While you may have heard of this new thing called Virtual Reality (aka VR) as the newest toy that all the cool kids are getting, it is important to note that not all they are doing is playing video games. Ideally, things such as The Matrix and the Holodeck from Star Trek should come to mind, or The Lawnmower Man if you want a more obscure reference.
But before you jump to conclusions and say that VR is all about games, I would ask that you please reconsider. While indeed a large part (if not the largest part) of activities surrounding the technology is entertainment, there are many applications in VR that provide some sort of education. Going back to the Matrix, Neo learns Kung-Fu in VR, among other things. And the holodeck was used in part as therapy to allow people to detach from being isolated in space for prolonged periods of time – something akin to people living on submarines.
We opened our doors knowing the potential of Virtual Reality, but chose to start off with the entertainment side. As children learn through experimentation and more importantly learn through play, we wanted to introduce the technology to people starting with the more entertaining aspects. Yet, as it has been 2 years now since VR became reasonably accessible to everyone, and 1 year since we’ve opened, it’s time we talk more seriously about education and how Virtual Reality can enhance the way we learn.
We’ve done our best to offer a wide selection of content from fun, to passive, to educational. VR currently has many applications in professional training, from doctors practicing how to perform surgeries and medical students learning about the human body, to the Pickering nuclear power plant using Virtual Reality to help train staff on how to repair the reactor, with technicians having the possibility of practicing procedures, learning where things are, and having discussions around things crucial to the operation of the reactor.
HTC, one of the major hardware manufacturers, has built a full classroom experience for VR, where the teacher can take children on virtual field trips to historic sites, or explain more abstract concepts.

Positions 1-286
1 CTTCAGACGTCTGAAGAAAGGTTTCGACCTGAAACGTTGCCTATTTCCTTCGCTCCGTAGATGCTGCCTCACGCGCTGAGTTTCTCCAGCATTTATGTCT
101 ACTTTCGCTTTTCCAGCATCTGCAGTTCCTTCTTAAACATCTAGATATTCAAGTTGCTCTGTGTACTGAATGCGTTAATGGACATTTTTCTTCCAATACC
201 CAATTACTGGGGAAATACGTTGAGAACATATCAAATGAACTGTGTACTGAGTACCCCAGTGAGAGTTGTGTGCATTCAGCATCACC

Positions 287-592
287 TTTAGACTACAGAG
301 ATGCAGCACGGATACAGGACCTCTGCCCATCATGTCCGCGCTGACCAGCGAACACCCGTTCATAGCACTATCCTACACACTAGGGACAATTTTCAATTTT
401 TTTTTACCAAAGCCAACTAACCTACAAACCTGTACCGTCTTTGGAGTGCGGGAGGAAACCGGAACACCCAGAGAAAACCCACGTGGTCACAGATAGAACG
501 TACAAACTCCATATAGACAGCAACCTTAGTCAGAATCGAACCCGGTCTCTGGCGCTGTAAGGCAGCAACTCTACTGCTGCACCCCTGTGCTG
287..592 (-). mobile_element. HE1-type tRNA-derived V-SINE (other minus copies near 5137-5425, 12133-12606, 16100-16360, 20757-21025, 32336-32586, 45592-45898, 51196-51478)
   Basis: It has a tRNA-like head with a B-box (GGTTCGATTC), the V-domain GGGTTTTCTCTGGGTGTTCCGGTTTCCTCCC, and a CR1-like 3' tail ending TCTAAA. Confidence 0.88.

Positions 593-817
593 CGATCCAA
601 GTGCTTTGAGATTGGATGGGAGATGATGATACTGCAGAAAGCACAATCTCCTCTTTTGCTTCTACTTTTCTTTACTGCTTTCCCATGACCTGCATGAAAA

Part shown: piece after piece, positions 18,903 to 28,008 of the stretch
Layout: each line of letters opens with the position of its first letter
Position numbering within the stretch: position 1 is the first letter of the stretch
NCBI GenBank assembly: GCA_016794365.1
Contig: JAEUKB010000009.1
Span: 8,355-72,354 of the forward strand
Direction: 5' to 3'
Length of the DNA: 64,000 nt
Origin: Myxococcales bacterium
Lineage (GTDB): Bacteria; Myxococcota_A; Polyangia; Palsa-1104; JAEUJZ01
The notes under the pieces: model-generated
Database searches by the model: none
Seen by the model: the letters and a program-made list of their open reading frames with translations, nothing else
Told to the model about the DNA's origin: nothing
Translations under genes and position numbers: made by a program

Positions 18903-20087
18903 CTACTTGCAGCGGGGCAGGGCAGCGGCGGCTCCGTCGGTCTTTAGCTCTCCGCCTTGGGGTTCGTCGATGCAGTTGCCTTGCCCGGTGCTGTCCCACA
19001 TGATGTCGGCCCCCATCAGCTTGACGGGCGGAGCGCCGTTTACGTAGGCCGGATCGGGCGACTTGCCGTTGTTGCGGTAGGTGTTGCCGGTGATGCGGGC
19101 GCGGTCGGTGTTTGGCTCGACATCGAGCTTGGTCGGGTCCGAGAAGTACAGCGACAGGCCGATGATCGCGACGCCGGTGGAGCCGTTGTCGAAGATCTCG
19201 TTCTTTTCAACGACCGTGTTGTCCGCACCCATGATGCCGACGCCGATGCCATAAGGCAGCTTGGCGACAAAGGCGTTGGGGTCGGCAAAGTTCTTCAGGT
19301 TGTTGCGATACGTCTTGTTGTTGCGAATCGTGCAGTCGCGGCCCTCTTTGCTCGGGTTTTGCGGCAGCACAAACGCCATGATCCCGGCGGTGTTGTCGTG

— Alvin Wang Graylin (@AGraylin) October 13, 2017
HTC has also recently donated close to 100 headsets to libraries across California and Nevada to help provide enhanced educational opportunities to the local communities through its Vive Libraries Program.
As for us, in the past year we have built educational partnerships and have repeatedly had schools in our venue learning both hard sciences and soft skills, while at the same time we have been going to schools and giving kids new perspectives on the world of physics as well as offered them the possibility of exploring new creative mediums. Our aim, beyond entertaining people, is to educate people about the technology, specifically about what it can do and how it can empower us to do new things, and do old things better and faster.
If you’re looking for something where kids learn through play, we got you covered!
Check out our group packages below, and let us show you what you can learn with Virtual Reality
VRPLAYIN GROUP EVENTS
As an example, one of the titles that we like to show off as a highly educational experience is Fantastic Contraptions. At its core, it is a physics puzzle game that allow users to also make custom scenarios. Using this title we’ve explained simple concepts like center of mass and how minute angle variations on a wheel can have a big impact when that wheel travels a large distance. But explanations are only half of it, because as a puzzle game, the other half is practice. Through play and experimentation kids learn how to build mechanical devices with simplified versions of cars, cranes or conveyor belts. In a group setting, this allows them to work together and troubleshoot their creations through an iterative process, that unlike a real world setting will cause them no harm by interacting with large moving objects.
Another great example is MasterpieceVR, where we can teach spatial awareness. As a powerful creative tool, this title allows the creation of 3 dimensional objects in space and also allows multiple users to interact with the objects at the same time. This enables collaborative work, where kids are tasked to recreate a scene in space from 2D reference images, all the while an instructor can be in there with them, guiding them along.
For my last example, something that is more play at face value is Rec Room, which has several team based activities from quests to paintball. Said quests are something we use for team building activities as well, due to the strong collaborative nature that forces players to work together if they want the prize at the end of the gauntlet. Tailored toward more soft skills like teamwork, collaboration and awareness, Rec Room is great at getting people to work together and in doing so building bonds between individuals that make them more aware of those around them, their capabilities and their temperaments.
But as mentioned before, the world of virtual education is vast, and we’re just at the beginning! We can’t wait to see what else the future holds for this amazing technology.